Bankruptcy. Property Passing to Trustee. Future Contingent Interest in Life Insurance Policy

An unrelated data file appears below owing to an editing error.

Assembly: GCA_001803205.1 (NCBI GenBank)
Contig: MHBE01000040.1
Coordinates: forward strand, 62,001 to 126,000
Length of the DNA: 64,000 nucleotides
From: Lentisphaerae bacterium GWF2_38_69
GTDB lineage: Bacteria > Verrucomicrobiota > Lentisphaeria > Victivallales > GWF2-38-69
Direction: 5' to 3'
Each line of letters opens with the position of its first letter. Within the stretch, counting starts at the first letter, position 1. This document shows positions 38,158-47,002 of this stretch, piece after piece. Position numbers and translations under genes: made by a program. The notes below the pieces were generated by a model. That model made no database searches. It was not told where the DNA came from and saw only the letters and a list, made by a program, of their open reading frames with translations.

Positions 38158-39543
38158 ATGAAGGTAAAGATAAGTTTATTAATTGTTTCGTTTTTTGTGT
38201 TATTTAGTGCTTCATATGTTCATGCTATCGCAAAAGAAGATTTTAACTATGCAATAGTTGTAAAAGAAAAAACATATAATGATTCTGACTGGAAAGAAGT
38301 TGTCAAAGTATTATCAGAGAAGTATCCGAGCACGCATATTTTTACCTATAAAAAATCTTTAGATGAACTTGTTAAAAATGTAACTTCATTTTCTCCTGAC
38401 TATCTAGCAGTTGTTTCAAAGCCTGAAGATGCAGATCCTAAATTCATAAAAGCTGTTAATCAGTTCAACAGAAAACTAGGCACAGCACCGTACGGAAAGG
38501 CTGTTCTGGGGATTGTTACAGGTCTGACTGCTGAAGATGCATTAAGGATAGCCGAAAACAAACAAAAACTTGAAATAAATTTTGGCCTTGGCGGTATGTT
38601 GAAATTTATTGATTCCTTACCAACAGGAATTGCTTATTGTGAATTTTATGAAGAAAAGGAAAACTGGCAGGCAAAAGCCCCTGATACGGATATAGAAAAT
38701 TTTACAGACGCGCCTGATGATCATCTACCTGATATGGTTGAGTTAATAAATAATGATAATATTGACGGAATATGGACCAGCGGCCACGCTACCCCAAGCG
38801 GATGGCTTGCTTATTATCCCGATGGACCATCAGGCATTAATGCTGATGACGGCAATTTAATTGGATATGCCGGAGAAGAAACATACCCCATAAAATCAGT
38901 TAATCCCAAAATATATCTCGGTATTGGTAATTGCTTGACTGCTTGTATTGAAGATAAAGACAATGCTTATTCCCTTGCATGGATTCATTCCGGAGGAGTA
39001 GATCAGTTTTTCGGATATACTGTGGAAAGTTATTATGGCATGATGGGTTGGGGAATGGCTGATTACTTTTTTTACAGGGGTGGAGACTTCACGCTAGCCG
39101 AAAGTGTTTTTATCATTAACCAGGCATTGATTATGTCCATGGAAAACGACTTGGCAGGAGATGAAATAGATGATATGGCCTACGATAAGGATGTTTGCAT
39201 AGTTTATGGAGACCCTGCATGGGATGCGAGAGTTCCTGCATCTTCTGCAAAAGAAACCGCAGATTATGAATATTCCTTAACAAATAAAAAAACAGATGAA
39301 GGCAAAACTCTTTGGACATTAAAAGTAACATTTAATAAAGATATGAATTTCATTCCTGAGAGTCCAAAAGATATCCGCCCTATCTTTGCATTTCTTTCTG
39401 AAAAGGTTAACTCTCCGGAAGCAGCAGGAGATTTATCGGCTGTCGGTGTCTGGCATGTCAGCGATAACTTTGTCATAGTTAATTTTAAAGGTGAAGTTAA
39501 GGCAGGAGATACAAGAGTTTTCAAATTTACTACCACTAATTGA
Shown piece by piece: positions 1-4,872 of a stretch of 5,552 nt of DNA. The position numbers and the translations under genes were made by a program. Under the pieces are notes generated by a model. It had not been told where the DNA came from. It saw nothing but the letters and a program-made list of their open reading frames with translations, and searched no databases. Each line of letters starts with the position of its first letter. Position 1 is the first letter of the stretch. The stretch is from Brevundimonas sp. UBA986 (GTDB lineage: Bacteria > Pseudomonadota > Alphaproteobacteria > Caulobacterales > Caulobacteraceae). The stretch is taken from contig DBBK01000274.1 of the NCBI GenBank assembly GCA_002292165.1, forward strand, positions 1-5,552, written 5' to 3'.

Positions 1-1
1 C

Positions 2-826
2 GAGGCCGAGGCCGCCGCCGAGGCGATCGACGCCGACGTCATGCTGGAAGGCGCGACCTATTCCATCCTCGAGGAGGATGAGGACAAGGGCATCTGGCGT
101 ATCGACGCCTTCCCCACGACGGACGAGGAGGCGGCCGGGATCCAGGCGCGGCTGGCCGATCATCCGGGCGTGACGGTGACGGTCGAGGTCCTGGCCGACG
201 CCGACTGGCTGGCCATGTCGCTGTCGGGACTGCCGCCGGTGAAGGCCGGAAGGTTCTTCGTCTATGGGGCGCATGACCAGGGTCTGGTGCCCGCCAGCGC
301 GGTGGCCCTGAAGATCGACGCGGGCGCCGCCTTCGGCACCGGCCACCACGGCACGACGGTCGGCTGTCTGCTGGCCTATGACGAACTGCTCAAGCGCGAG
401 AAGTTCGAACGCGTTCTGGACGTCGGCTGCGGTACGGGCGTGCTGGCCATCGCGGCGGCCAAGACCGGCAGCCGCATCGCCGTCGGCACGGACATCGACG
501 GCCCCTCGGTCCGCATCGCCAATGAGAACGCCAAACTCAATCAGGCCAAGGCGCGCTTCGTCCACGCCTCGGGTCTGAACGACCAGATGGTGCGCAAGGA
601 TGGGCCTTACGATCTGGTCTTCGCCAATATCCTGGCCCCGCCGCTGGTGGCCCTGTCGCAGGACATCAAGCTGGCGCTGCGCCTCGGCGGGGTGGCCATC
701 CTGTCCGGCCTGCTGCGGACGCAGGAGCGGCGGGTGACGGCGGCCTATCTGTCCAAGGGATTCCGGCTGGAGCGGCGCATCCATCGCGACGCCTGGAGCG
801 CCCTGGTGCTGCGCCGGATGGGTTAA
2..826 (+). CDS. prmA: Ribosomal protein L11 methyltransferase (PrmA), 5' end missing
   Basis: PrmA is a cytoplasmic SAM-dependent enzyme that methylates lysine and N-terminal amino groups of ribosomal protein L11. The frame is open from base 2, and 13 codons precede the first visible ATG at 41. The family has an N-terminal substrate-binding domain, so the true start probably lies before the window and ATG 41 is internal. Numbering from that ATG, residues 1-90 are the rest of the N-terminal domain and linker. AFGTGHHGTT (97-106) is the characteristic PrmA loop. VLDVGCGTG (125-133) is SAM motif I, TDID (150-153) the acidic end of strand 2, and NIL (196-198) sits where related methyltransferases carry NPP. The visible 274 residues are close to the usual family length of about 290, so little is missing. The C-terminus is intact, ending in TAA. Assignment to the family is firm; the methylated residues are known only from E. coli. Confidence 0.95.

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Bankruptcy. Property Passing to Trustee. Future Contingent Interest in Life Insurance PolicySource: Harvard Law Review, Vol. 25, No. 3 (Jan., 1912), p. 286Published by: The Harvard Law Review AssociationStable URL: http://www.jstor.org/stable/1324920 .Accessed: 20/05/2014 23:29Your use of the JSTOR archive indicates your acceptance of the Terms & Conditions of Use, available at .http://www.jstor.org/page/info/about/policies/terms.jsp .JSTOR is a not-for-profit service that helps scholars, researchers, and students discover, use, and build upon a wide range ofcontent in a trusted digital archive. We use information technology and tools to increase productivity and facilitate new formsof scholarship. For more information about JSTOR, please contact support@jstor.org. .The Harvard Law Review Association is collaborating with JSTOR to digitize, preserve and extend access toHarvard Law Review.http://www.jstor.org This content downloaded from 195.78.108.80 on Tue, 20 May 2014 23:29:24 PMAll use subject to JSTOR Terms and Conditionshttp://www.jstor.org/action/showPublisher?publisherCode=harvardlawhttp://www.jstor.org/stable/1324920?origin=JSTOR-pdfhttp://www.jstor.org/page/info/about/policies/terms.jsphttp://www.jstor.org/page/info/about/policies/terms.jspHARVARD LAW REVIEW. HARVARD LAW REVIEW. HARVARD LAW REVIEW. released by a discharge in bankruptcy, for there is nothing in the Act except- ing debts whose existence the debtor has denied from the operation of a dis- charge. BANKRUPTCY ACT OF 1898, ? 17 a. There is therefore no basis for the statement in the opinion of the principal case that the Act does not authorize the discharge of disputed claims. Nor can the decision well be supported on the ground of lack of jurisdiction for the adjudication. The actual existence of debts is a fact necessary to found jurisdiction. BANKRUPTCY ACT OF I898, ? 4 a. See 3 REMINGTON, BANKRUPTCY, ? 41. But the adjudication is based on the petition. See BANKRUPTCY ACT OF I898, ? I8g. That no debts exist does not appear from the petition. Nor do the creditors offer to prove that no debts exist. Furthermore, it is doubtful whether an adjudication even in voluntary proceedings can be attacked on an application for a discharge. In re Mason, 99 Fed. 256. But see In re Wheeler, 165 Fed. i88. BANKRUPTCY - PROPERTY PASSING TO TRUSTEE -FUTURE CONTINGENT INTEREST IN LIFE INSURANCE POLICY.- An insurance policy provided for payment of a certain sum to the bankrupt's wife on his death but gave him the option to surrender the policy for cash at the end of twenty years, if he was then living. ? 70 a (5) of the Bankruptcy Act of I898 provides that "property which . . . [the bankrupt] could by any means have transferred" shall pass to the trustee. Held, that the bankrupt's option to surrender the policy is not within this section. In re Schaefer, 189 Fed. 187 (Dist. Ct., N. D. Ohio, W. D.). If, as the court is willing to assume, the insured will have the right to sur- render the policy without his wife's consent, this case, in holding the right not assignable, is opposed to all other decisions on such policies. In re Welling, 113 Fed. 189; Matter of Phelps, 15 Am. B. Rep. I70; In re Hettling, 175 Fed. 65. It is supported only by a dissenting opinion. See In re Welling, 113 Fed. 189, I95. By its doctrine the policy is apparently regarded as a res in which the wife has the vested interest, and the insured a mere inalienable expectancy. But the limitations as to assigning future contingent interests in tangible property are not here involved. Rights under an insurance policy are choses in action. The insurer has contracted that the insured may, if he live twenty years, surrender the policy for cash. The insured thus has a right under an existing contract. The fact that nothing is to be paid under this contract right until a time in the future, and that the payment is subject to a contingency, affects the present value of the right, but cannot affect its assignability. See In re Coleman, 136 Fed. 818, 819; Bassett v. Parsons, I40 Mass. 169, I70, 3 N. E. 547. BILLS AND NOTES- OVERDUE PAPER - EFFECT OF MATURITY OF SOME OF A SERIES OF NOTES GIVEN IN ONE TRANSACTION.- The defendant gave nine promissory notes in payment for a press, each reciting that it was secured by a certain chattel mortgage of even date. The payee transferred the notes and mortgage to the plaintiff for value after five of the notes were overdue. The defendant interposed a counterclaim for breach of warranty by the payee. Held, that this claim is valid against all of the notes. Rowe v. Scott, I32 N. W. 695 (S. D.). The effect of maturity on a negotiable instrument is not to make it unas- signable at law. The creation by transfer of a new legal title better than that of the transferor is prevented. Down v. Halling, 4 B. & C. 330; Northampton National Bank v. Kidder, io6 N. Y. 221. But the transferor's legal title passes, and maturity acts as notice of the equities to which it is subject. See Fisher v. Leland, 4 Cush. (Mass.) 456. Usually bad faith in the purchaser is essential to such notice. Murray v. Lardner, 2 Wall. (U. S.) IIo. But in the case of a defect in the instrument so apparent as maturity, this requirement is dispensed released by a discharge in bankruptcy, for there is nothing in the Act except- ing debts whose existence the debtor has denied from the operation of a dis- charge. BANKRUPTCY ACT OF 1898, ? 17 a. There is therefore no basis for the statement in the opinion of the principal case that the Act does not authorize the discharge of disputed claims. Nor can the decision well be supported on the ground of lack of jurisdiction for the adjudication. The actual existence of debts is a fact necessary to found jurisdiction. BANKRUPTCY ACT OF I898, ? 4 a. See 3 REMINGTON, BANKRUPTCY, ? 41. But the adjudication is based on the petition. See BANKRUPTCY ACT OF I898, ? I8g. That no debts exist does not appear from the petition. Nor do the creditors offer to prove that no debts exist. Furthermore, it is doubtful whether an adjudication even in voluntary proceedings can be attacked on an application for a discharge. In re Mason, 99 Fed. 256. But see In re Wheeler, 165 Fed. i88. BANKRUPTCY - PROPERTY PASSING TO TRUSTEE -FUTURE CONTINGENT INTEREST IN LIFE INSURANCE POLICY.- An insurance policy provided for payment of a certain sum to the bankrupt's wife on his death but gave him the option to surrender the policy for cash at the end of twenty years, if he was then living. ? 70 a (5) of the Bankruptcy Act of I898 provides that "property which . . . [the bankrupt] could by any means have transferred" shall pass to the trustee. Held, that the bankrupt's option to surrender the policy is not within this section. In re Schaefer, 189 Fed. 187 (Dist. Ct., N. D. Ohio, W. D.). If, as the court is willing to assume, the insured will have the right to sur- render the policy without his wife's consent, this case, in holding the right not assignable, is opposed to all other decisions on such policies. In re Welling, 113 Fed. 189; Matter of Phelps, 15 Am. B. Rep. I70; In re Hettling, 175 Fed. 65. It is supported only by a dissenting opinion. See In re Welling, 113 Fed. 189, I95. By its doctrine the policy is apparently regarded as a res in which the wife has the vested interest, and the insured a mere inalienable expectancy. But the limitations as to assigning future contingent interests in tangible property are not here involved. Rights under an insurance policy are choses in action. The insurer has contracted that the insured may, if he live twenty years, surrender the policy for cash. The insured thus has a right under an existing contract. The fact that nothing is to be paid under this contract right until a time in the future, and that the payment is subject to a contingency, affects the present value of the right, but cannot affect its assignability. See In re Coleman, 136 Fed. 818, 819; Bassett v. Parsons, I40 Mass. 169, I70, 3 N. E. 547. BILLS AND NOTES- OVERDUE PAPER - EFFECT OF MATURITY OF SOME OF A SERIES OF NOTES GIVEN IN ONE TRANSACTION.- The defendant gave nine promissory notes in payment for a press, each reciting that it was secured by a certain chattel mortgage of even date. The payee transferred the notes and mortgage to the plaintiff for value after five of the notes were overdue. The defendant interposed a counterclaim for breach of warranty by the payee. Held, that this claim is valid against all of the notes. Rowe v. Scott, I32 N. W. 695 (S. D.). The effect of maturity on a negotiable instrument is not to make it unas- signable at law. The creation by transfer of a new legal title better than that of the transferor is prevented. Down v. Halling, 4 B. & C. 330; Northampton National Bank v. Kidder, io6 N. Y. 221. But the transferor's legal title passes, and maturity acts as notice of the equities to which it is subject. See Fisher v. Leland, 4 Cush. (Mass.) 456. Usually bad faith in the purchaser is essential to such notice. Murray v. Lardner, 2 Wall. (U. S.) IIo. But in the case of a defect in the instrument so apparent as maturity, this requirement is dispensed released by a discharge in bankruptcy, for there is nothing in the Act except- ing debts whose existence the debtor has denied from the operation of a dis- charge. BANKRUPTCY ACT OF 1898, ? 17 a. There is therefore no basis for the statement in the opinion of the principal case that the Act does not authorize the discharge of disputed claims. Nor can the decision well be supported on the ground of lack of jurisdiction for the adjudication. The actual existence of debts is a fact necessary to found jurisdiction. BANKRUPTCY ACT OF I898, ? 4 a. See 3 REMINGTON, BANKRUPTCY, ? 41. But the adjudication is based on the petition. See BANKRUPTCY ACT OF I898, ? I8g. That no debts exist does not appear from the petition. Nor do the creditors offer to prove that no debts exist. Furthermore, it is doubtful whether an adjudication even in voluntary proceedings can be attacked on an application for a discharge. In re Mason, 99 Fed. 256. But see In re Wheeler, 165 Fed. i88. BANKRUPTCY - PROPERTY PASSING TO TRUSTEE -FUTURE CONTINGENT INTEREST IN LIFE INSURANCE POLICY.- An insurance policy provided for payment of a certain sum to the bankrupt's wife on his death but gave him the option to surrender the policy for cash at the end of twenty years, if he was then living. ? 70 a (5) of the Bankruptcy Act of I898 provides that "property which . . . [the bankrupt] could by any means have transferred" shall pass to the trustee. Held, that the bankrupt's option to surrender the policy is not within this section. In re Schaefer, 189 Fed. 187 (Dist. Ct., N. D. Ohio, W. D.). If, as the court is willing to assume, the insured will have the right to sur- render the policy without his wife's consent, this case, in holding the right not assignable, is opposed to all other decisions on such policies. In re Welling, 113 Fed. 189; Matter of Phelps, 15 Am. B. Rep. I70; In re Hettling, 175 Fed. 65. It is supported only by a dissenting opinion. See In re Welling, 113 Fed. 189, I95. By its doctrine the policy is apparently regarded as a res in which the wife has the vested interest, and the insured a mere inalienable expectancy. But the limitations as to assigning future contingent interests in tangible property are not here involved. Rights under an insurance policy are choses in action. The insurer has contracted that the insured may, if he live twenty years, surrender the policy for cash. The insured thus has a right under an existing contract. The fact that nothing is to be paid under this contract right until a time in the future, and that the payment is subject to a contingency, affects the present value of the right, but cannot affect its assignability. See In re Coleman, 136 Fed. 818, 819; Bassett v. Parsons, I40 Mass. 169, I70, 3 N. E. 547. BILLS AND NOTES- OVERDUE PAPER - EFFECT OF MATURITY OF SOME OF A SERIES OF NOTES GIVEN IN ONE TRANSACTION.- The defendant gave nine promissory notes in payment for a press, each reciting that it was secured by a certain chattel mortgage of even date. The payee transferred the notes and mortgage to the plaintiff for value after five of the notes were overdue. The defendant interposed a counterclaim for breach of warranty by the payee. Held, that this claim is valid against all of the notes. Rowe v. Scott, I32 N. W. 695 (S. D.). The effect of maturity on a negotiable instrument is not to make it unas- signable at law. The creation by transfer of a new legal title better than that of the transferor is prevented. Down v. Halling, 4 B. & C. 330; Northampton National Bank v. Kidder, io6 N. Y. 221. But the transferor's legal title passes, and maturity acts as notice of the equities to which it is subject. See Fisher v. Leland, 4 Cush. (Mass.) 456. Usually bad faith in the purchaser is essential to such notice. Murray v. Lardner, 2 Wall. (U. S.) IIo. But in the case of a defect in the instrument so apparent as maturity, this requirement is dispensed 286 286 286 This content downloaded from 195.78.108.80 on Tue, 20 May 2014 23:29:24 PMAll use subject to JSTOR Terms and Conditionshttp://www.jstor.org/page/info/about/policies/terms.jspArticle Contentsp. 286Issue Table of ContentsHarvard Law Review, Vol. 25, No. 3 (Jan., 1912), pp. 203-302Releases and Covenants Not to Sue Joint, or Joint and Several Debtors [pp. 203 - 222]Legal Cause in Actions of Tort. [Continued] [pp. 223 - 252]Should the Law Teacher Practice Law? [pp. 253 - 273]NotesConstitutionality of Mechanics' Lien Laws [pp. 274 - 276]Discrimination Involved in Preferential Railroad Rates for Suburban Service [pp. 276 - 278]The Status of a Stockholder [pp. 278 - 280]Prescriptive Right of Public and of Freehold Inhabitants to Fish in Private Waters [pp. 280 - 282]Ancillary Appointment of Receivers in Federal Courts [pp. 282 - 283]Legality of Insurance against Suicide [pp. 283 - 285]Recent CasesAdverse Possession. Against Whom Title May Be Gained. Effect of Grantor's Remaining in Possession [p. 285]Bankruptcy. Discharge. Disputed Claims [pp. 285 - 286]Bankruptcy. Property Passing to Trustee. Future Contingent Interest in Life Insurance Policy [p. 286]Bills and Notes. Overdue Paper. Effect of Maturity of Some of a Series of Notes Given in One Transaction [pp. 286 - 287]Carriers. Liens. Right of Carrier to Hold Damaged Goods for Non-Payment of Freight [p. 287]Carriers. Loss or Injury to Goods. Responsibility of Carrier for Animals in Pens under Statutory Requirement [pp. 287 - 288]Carriers. Personal Injuries to Passengers. Contagious Disease of Fellow Passenger [p. 288]Conspiracy. Criminal Liability. Effect of Granting New Trial to One Defendant [p. 288]Constitutional Law. Due Process of Law. Inheritance Tax on Deposited Property Collected Through Safe Deposit Company [pp. 288 - 289]Contracts. Suits by Third Persons Not Parties to Contract. Contract with City to Answer for Damages to Property Owners [p. 289]Contracts. Suits by Third Persons Not Parties to Contract. Suit in Equity by Creditor of Promisee [pp. 289 - 290]Corporations. Stockholders: Powers of Majority. Validity of Election after Quorum Broken by Withdrawal of Stockholders [p. 290]Equity. Jurisdiction. Discretion of Court in Granting Relief [pp. 290 - 291]Exemptions. Counterclaim in an Action to Recover Property Exempt by Statute from Execution [p. 291]Federal Courts. Jurisdiction Based on Nature of Subject Matter. Suit against Corporation Organized under Act of Congress for Unorganized Territory [pp. 291 - 292]Insurance. Insurance Agents. Effect of Delivery of Policy to Agent [p. 292]Interstate Commerce. Control by States. Jurisdiction of State Court over Action by Carrier to Recover Unpaid Balance of Schedule Rate [pp. 292 - 293]Limitation of Actions. Accrual of Action. Breach of Contract to Make Gift at Death in Consideration of Services during Life [p. 293]Limitation of Actions. Operation and Effect of Bar by Limitation. Right to Contribution of Co-Obligor on Note under Seal [pp. 293 - 294]Mortgages. Equitable Mortgages. Whether After-Acquired Property Clause Includes Property Acquired by a Company into Which Mortgagor Has Merged [p. 294]Parent and Child. Whether Marriage of Infant Emancipates Him [p. 295]Prescription. Profit Prendre. Acquirement by the Public of Right of Fishing in Private Waters. Acquirement by Freehold Inhabitants of Right of Fishing in Private Waters [p. 295]Public Service Companies. Rights and Duties. Discrimination in Railroad Rates for Suburban Service [pp. 295 - 296]Right of Support. Drainage of Percolating Waters [p. 296]Torts. Interference with Business or Occupation. Competition between Wholesaler and Retailer [p. 296]Trusts. Creation and Validity. Bequest upon Secret Understanding [pp. 296 - 297]Waters and Watercourses. Surface Waters. Right to Facilitate Drainage [p. 297]Book Reviewsuntitled [pp. 298 - 299]untitled [pp. 299 - 300]untitled [pp. 300 - 301]untitled [pp. 301 - 302]